For Roy this was a sign that Islamism was over; in 1999, he buried the notion of Islamism and claimed that revivalist Islamic organizations in France were part of a new phenomenon, ‘post-Islamism,’ which he optimistically predicted would create “its own space of secularism.” True to this logic, Roy now argues that the recent wave of Islamic terrorism in France is not an expression of long-running conflict rooted in the political movements formerly known as Islamist, or the result of French Muslims falling under the sway of radical (albeit officially non-political) Islamic groups. Rather it is “a generation’s nihilistic revolt”: alienated youth who use Islam as a pretext for their aimless violence. Like Roy, Kepel had also predicted the “decline of Islamism” as a political movement in the late 90s. Today, he argues that he and others who developed Islamism as a concept failed to understand that the difference between political and non-political religious movements is vague, if not illusory. Supposedly post-Islamist religious groups whose leaders eschew formal politics are “in fact political: they provide the social basis on which a political reality will be built.” Those who desire the “re-Islamization of society,” by whatever means, are really positing a political goal, and they inspire both political movements and violent radicals. Kepel thus rejects Roy’s explanation for Islamic terrorism and communitarian tensions in France, which he sees as particularly troubling expressions of a vast religious movement.

The scholars who created the concept of Islamism over thirty years ago now reject it. While each has reasons of his own, rooted in the specific concerns of French scholarship and politics, their essential problem is one that intellectuals and policy-makers throughout the world share. It appears critical for academia, media, and governments to distinguish Islamic movements and individuals that pose a threat from Muslims in general. The distinction, at first glance, may seem easy and common-sensical, a matter of identifying a small minority. Yet as scholars, journalists and politicians seek to distinguish this minority from the majority of the world’s Muslims, they also feel the need for a label that can link the ideologically and geographically diverse Islamic groups that pose a threat to the West. The two aims, unfortunately, are at cross-purposes. The intellectual collapse of Islamism reveals that criteria common to various dangerous movements, such as politicization or religiosity, are also shared by far larger numbers of Muslims who have nothing to do with them. Concepts like Islamism seem to offer an objective solution to an agonizing dilemma, but they can do no more than disguise it.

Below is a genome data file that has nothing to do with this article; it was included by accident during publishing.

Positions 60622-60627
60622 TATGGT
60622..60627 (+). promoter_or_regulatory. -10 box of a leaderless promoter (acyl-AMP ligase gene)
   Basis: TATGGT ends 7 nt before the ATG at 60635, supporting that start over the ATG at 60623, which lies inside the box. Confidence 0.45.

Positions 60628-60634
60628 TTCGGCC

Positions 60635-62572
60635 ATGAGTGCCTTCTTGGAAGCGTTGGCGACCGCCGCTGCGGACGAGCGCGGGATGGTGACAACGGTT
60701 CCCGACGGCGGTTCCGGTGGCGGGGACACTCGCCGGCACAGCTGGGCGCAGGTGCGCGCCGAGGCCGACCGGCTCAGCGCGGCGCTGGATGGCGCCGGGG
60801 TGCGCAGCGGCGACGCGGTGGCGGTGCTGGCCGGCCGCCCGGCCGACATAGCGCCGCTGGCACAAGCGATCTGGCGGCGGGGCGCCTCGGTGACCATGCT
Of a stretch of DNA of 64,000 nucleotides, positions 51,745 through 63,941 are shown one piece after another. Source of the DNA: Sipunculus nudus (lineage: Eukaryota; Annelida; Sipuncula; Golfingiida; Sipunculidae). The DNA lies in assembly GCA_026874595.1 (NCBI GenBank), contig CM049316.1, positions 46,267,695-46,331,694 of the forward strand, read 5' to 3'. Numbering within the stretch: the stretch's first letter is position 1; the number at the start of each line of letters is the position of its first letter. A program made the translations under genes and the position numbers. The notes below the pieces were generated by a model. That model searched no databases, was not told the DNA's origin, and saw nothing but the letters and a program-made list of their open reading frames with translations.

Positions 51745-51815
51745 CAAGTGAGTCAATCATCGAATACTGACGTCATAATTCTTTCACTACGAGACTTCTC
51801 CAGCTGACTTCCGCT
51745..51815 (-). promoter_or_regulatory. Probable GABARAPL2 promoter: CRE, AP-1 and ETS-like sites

Blake Smith is a historian of European interactions with South Asia and a postdoctoral fellow at the European University Institute. His essays regularly appear on Aeon.co, Scroll.in and other media.

Filed under: History, Religion, Security

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Blake Smith is a historian of European interactions with South Asia and a postdoctoral fellow at the European University Institute. His essays regularly appear on Aeon.co, Scroll.in and other media.